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Lethbridge Herald Newspaper Archives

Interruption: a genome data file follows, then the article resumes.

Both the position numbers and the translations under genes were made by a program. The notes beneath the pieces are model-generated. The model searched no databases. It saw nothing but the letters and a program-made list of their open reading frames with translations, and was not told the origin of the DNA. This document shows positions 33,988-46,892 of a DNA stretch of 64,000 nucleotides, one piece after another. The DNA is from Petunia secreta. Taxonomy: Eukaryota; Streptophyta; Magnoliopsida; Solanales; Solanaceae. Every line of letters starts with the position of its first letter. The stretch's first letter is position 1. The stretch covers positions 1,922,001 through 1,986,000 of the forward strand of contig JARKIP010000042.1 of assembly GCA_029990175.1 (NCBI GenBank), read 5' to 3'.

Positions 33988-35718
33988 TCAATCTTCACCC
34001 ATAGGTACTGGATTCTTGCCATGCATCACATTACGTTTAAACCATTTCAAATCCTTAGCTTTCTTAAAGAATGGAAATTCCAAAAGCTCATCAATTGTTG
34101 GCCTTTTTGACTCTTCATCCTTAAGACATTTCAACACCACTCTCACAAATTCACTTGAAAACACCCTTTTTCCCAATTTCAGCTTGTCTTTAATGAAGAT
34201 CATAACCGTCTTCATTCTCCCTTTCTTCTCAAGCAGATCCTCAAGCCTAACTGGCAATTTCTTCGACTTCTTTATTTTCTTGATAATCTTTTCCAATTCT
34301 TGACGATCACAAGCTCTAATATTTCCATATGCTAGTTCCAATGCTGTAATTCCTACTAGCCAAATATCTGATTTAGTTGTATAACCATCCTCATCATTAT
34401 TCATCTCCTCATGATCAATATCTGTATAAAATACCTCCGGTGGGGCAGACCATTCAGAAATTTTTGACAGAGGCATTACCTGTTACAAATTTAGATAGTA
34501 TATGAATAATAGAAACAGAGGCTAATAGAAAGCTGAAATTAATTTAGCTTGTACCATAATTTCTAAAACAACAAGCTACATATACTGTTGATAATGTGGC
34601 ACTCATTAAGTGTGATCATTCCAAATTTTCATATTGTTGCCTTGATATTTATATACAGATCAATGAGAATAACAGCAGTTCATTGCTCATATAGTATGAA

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Lethbridge Herald, The (Newspaper) - October 17, 1974, Lethbridge, Alberta 22-THE LETHBRIDQE October The Herald Family Women barbers need good sense of humor Labels on home remedies will include ingredients Herald Ottawa Bureau OTTAWA Starting Jan. 1, 1976, it will no longer be a deep, dark secret about what is contained in the thousands of patent medicines and other home remedies sold in Canada without a prescription, for treating the common cold and hundreds of other ailments. Under federal legislation in- troduced in the Senate, the Patent and Proprietary Medicines Act would be repealed and all of the 2000 home medicines transferred to the more stringent Food and Drugs Act. Health Minister Marc Lalbnde explained this week that the major change will be the requirement that all of the ingredients of such products be listed on the label, effec- tive Jan. 1, 1976. He said that the government is proposing to give the manu- facturers of home remedies a full year before they have to change the labels of their products, so they have enough time to adjust to the new law. "It would cost a lot of money if they had to dump ex- isting he said. Mr. Lalonde added that the new regulations covering the home remedies might be pro- mulgated quickly after the bill is passed, so that manufac- turers would be able to start listing ingredients on their product labels before Jan. 1, 1976, if they so wished. He said the government in- tends to place patent and pro- prietary medicines under the same, strict regulations on safety and efficacy as now ap- ply to prescription drugs. As an example, the home remedies would be subject to much more stringent pre- market testing requirements for new products than under, the existing law. And the federal health department would have the power to order home remedies withdrawn from the market if there was any serious question about either the safety or the usefulness of a product. "You have to be able to take a lot of says one of Lethbridge's few woman barbers. Marji Dyck, 20, says she'd recommend her job to any woman who enjoys meeting people, has a good sense of humor, can wield a mean pair of scissors and doesn't mind wearing sensible shoes. "The sensible insists Marji, "are a must. Maybe even more important than the sense of humor." A native of Nipawin, Saskatchewan, Ms. Dyck didn't stray into men's hairstyling as an adjunct to giving perms and dye jobs in a women's beauty parlor. "I never really had any desire to work in a beauty says the 20 year old, a graduate of Saskatoon's Kelsey Institute of Applied Arts and Science's one year barber- ing and hairstyling course. "I prefer working with men and having male customers. I guess it's because most women want something different every week; they want more frills and they're well, they're just fussier." Ms. Dyck says she has cut women's hair as a student, giving 30-cent haircuts was a good way to get practice and admits some women can be as casual about their styling as men. "I've even had about 10 or 15 women in she gestures to the Razor's Edge at the Centre Village Mall, where she's bartered since August. "They say they like it and bring a mend when they come back." SHORTER HERE Barbers are something like bartenders: from their xnique position, they can offer some unusual insights into human nature. "Men are a lot more hair conscious than they used to says Ms. Dyck. "But in Lethbridge, hair is worn shorter than other places. When I first came here, I thought everyone was either a cowboy or an athlete. Prom under the chair cloth, the main thing you see are people's feet. And it seemed everyone here wore either sneakers or cow- boy boots." Aside from her preference for male com- pany, Ms. Dyck says she would probably earn somewhat less money as a women's hairdresser: If you're in need of a hair cut in a hurry, consider a Monday, Tuesday or Wednesday: "Those are our slackest says Ms. Dyck. "You won't have to stand in Older customers, she says, have the most difficulty adjusting to a "girl "The older men snicker a she says, "but the younger men like having a woman barber. I think'I'm able to handle the children better than a man would. Maybe I'm a mother figure to them." Are barbers privy to a lot of customer confessions? "Once in a says Ms. Dyck, "but usually we just talk about general things, and usually I do most of the talking Sometimes men say things to try and em- barrass me, but I'm used to that sort of thing by now." She says she no longer dreams of running her fingers through men's curly locks, but has made an important discovery: bald spots are a good place for barbers to warm their cold fingers. And in case you were wondering, Marji Dyck knows for sure: "Men do gossip, as much as women are supposed to, sometimes even more." DRAPERY SHOP and HOME SALES PEOPLE Full or Part Time needed by National Drapery Chain to extend custom made drapery service into this locality. Some experience in drapery or home decorating would be an advantage. CAR NECESSARY Training provided and leads furnished. DRAPERY INSTALLERS Experience in custom made drapery required part time. For Interview Contact: Mr. Ian Rose Harrison Draperies 337-41 Ave. N.W. Calgary, Alberta or phone collect 276-4496 Operating room personnel endangered by anesthetics WASHINGTON (AP) Doctors and nurses who work in operating rooms run heightened .risks of contracting some diseases or having miscarriages and deformed children, a medical Do try our BEAUTY FORM BODY WAVE SPECIAL AT THE LAKEVIEW Salon Dr. 327-4843 study has indicated. Frequent breathing of waste anesthetic gases in the atmos- phere of the surgical suite may be responsible, a study of doctors and nurses suggests. The study was conducted by the American Society of Anes- thesiologists and reported this week at the society's an- nual meeting. The study found that women operating room personnel ex- perienced more miscarriages, ANNUAL FALL Tea Bake Sale Work Table Saturday, Oct. 19th to p.m. St. Peter and St. Paul's Parteh Hall 7tti and 1301 St B. North Door Prize Admission 50c Evening Bazaar and Bingo at p.m. Spontortd by St and St C.W.U. birth defects in their children, cancer and liver and kidney disease than doctors and nurses who do not work in operating rooms. Male anesthesiologists aiso ran heightened risk of father- ing children with birth defects. They experience no greater chance of cancer, but did have increased liver dis- ease. "The results of the survey strongly suggest that working in the operating room and presumably exposure to trace concentrations of anesthetic agents entails a variety of health hazards for operating room personnel and their the study's authors concluded. The study was conducted by a group of seven medical school professors from around the United States who are ex- perts in anesthesiology. The group cautioned that some study findings lacked statistical validity, meaning particular findings might be the result of random chance and not an actual relationship. ARE YOU INTERESTED IN SELLING YOUR MOBILE HOME AT A GUARANTEED PRICE? NOW IS THE TIME Conventional Homos Aro Increasing Dally Park Space le In Demand New Loans Are Harder To Obtain List your mobile home with Country-Wide Homes Ltd., a bonded li- censed dealer (that's where prospective buyers WE PROVIDE... Advertising Arrange Financing Contract Transfer At Our Expense Endorse New Customer Loans (On Approved Credit) Show The Home Conclude The Sale Transaction For An Appraisal (With No Obligation) Contact PMOMSS: 328-8422 426-6234 362-4382 S62-2303 Brooks COUNTRY WID1 HOMES LTD. 2O5 12th St. A. 9. Sox 792 Sox 1898 Sox 357 MARJI DYCK TRIMS HAIR OF FELLOW BARBER DARYL McKAGUE Sexuality workshop Saturday "Development of Sexual At- is the theme for a public workshop to be held Saturday at Southminster United Church. The second in a series spon- sored by the Birth Control and Information Centre, the day long workshop is open to all interested persons for a registration fee of To be held from 10 a.m. to p.m., the workshop will feature two films, a panel dis- cussion on formation of sexual attitudes and a presentation on male and female anatomy. Pauline Hoskin, director of the Birth Control and Infor- mation Centre, says there is no limit on attendance at the workshop. "Participants may register prior to 10 a.m. on Saturday. Coffee will be provided and we're asking them to bring a bag lunch." Fall Tea and Bazaar Sat., Oct. 19 p.m. Sponsored by St. Pafrick's CWi CHURCH HALL 318-10 St. S. Tombola Draw will be made! after you see your doctor bring your prescription to ALBERTA FEDERATION OF LABOUR CONSUMER PROTECTION COMMITTEE WILL Investigate consumer problems Initiate action where possible Monitor activities of consumer affairs departments of provincial and federal governments Expose price gouging i.e. Retail prices, rants, interest rates press for adequate consumer protection legis- lation Advise the Alberta Federation of Labour of your problems as a consumer Write to: A.F.L CONSUMER PROTECTION COMMITTEE P.O. BOX 45 LETHBRIDQE, ALBERTA ;